I never claimed to be the Christ,
The son of God, the savior of man,
A worker of wonders,
The ender of plunder —
Martyred and anointed,
To cleanse all living men of sin.
Such sin I did not recognize:
Violations of long-dead rules.
I brooked no division,
No unnatural fission;
I sought one congregation,
One fellowship of nations,
One home on earth for all to live in.
Upon my death they brought me here:
The home of heroes, not of saints.
At first I didn't understand
Why this was my final land,
Why my death upon a cross
Was a world entire's loss,
How sweet the fruits were of my search.
Only slowly did I come to see
The meaning of my too-brief life:
Why some I taught did shun
The man to make god's son,
And why they lost their way
In a crowd of gods and strayed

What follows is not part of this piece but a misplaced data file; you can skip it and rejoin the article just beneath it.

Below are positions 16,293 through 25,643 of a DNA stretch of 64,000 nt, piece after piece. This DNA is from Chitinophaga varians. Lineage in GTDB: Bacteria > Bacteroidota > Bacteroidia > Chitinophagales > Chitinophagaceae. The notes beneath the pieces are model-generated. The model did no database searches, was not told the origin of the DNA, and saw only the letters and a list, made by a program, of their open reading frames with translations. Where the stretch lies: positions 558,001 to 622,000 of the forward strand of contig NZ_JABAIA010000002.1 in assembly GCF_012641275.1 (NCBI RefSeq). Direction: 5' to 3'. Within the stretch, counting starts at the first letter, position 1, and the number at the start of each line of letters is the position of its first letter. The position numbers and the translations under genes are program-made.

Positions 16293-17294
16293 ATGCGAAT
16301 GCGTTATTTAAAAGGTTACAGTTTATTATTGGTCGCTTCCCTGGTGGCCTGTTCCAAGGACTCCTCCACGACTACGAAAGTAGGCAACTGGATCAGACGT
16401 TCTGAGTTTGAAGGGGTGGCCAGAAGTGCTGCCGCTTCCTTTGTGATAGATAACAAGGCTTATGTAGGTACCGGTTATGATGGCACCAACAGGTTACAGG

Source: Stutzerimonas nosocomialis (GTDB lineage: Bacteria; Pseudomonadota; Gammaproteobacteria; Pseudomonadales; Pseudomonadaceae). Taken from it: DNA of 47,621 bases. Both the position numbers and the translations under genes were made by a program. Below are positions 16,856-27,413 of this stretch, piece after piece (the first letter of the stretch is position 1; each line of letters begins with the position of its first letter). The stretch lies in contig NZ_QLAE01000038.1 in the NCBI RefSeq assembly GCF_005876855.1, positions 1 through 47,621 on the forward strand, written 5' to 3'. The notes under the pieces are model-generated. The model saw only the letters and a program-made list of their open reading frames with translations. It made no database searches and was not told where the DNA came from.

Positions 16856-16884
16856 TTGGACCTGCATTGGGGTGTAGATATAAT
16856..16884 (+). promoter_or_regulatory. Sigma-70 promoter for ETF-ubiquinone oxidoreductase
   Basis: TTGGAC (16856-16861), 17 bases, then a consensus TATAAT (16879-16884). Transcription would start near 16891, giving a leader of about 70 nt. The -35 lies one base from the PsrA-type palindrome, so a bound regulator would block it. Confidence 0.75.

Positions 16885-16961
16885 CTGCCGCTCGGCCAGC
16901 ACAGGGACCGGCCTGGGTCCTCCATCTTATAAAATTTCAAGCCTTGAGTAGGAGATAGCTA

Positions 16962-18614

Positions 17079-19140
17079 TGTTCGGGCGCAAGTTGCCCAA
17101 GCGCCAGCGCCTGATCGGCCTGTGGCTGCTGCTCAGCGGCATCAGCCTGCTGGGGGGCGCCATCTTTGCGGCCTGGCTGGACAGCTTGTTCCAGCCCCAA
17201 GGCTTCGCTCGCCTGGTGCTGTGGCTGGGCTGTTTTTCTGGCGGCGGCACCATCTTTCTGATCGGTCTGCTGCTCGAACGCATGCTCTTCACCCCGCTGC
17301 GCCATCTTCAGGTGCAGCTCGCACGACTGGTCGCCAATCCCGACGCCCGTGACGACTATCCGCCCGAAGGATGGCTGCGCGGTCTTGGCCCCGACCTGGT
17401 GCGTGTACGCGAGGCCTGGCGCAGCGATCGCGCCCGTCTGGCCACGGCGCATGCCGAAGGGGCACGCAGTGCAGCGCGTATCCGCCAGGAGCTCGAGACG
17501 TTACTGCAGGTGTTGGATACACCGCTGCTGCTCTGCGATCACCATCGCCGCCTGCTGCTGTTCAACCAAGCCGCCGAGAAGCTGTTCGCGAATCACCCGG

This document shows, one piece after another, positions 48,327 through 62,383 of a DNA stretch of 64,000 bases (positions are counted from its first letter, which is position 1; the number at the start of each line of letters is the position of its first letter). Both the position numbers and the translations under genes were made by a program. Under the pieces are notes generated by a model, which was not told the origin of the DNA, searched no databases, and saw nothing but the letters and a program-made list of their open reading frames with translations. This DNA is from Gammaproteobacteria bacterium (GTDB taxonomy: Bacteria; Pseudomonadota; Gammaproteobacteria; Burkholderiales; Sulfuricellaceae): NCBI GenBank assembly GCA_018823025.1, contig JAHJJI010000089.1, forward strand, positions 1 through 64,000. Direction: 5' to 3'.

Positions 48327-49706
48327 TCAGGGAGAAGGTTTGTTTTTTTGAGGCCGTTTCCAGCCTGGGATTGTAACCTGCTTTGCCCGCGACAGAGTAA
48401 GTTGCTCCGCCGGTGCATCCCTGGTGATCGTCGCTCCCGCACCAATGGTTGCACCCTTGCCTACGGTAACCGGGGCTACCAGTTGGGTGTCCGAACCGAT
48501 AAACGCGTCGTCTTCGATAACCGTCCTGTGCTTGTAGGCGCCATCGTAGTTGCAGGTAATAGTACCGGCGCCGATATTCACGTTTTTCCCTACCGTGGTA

From simple truths to build a church.
Now every year brings fresh reports
Of violence done (and in my name!)
To what I held divine:
The heart and soul and mind
Of each sacred living man —
Not the so-called higher plans
Of gods above and kings below.
I never lusted for the power
That kings and gods and rulers hold;
I wanted only to teach,
Not really even to preach,
To live with those who'd share
My way of being, bare
Of pretense, falseness, show.
Oh would that I could intervene
And live with men a second time,
Just as some have prophesied:
Straighten out my legacy —
Though not as they imagine —
And wipe away the sin
That lies deep on my land of birth.
For Christians with their hundred sects,
And even their many heretics,
Came to love authority
Of the kind that murdered me,
Lost their love for that thing —
The human soul — that brings
Good will to men and peace on earth.
Peter Saint-Andre > Writings > Ancient Fire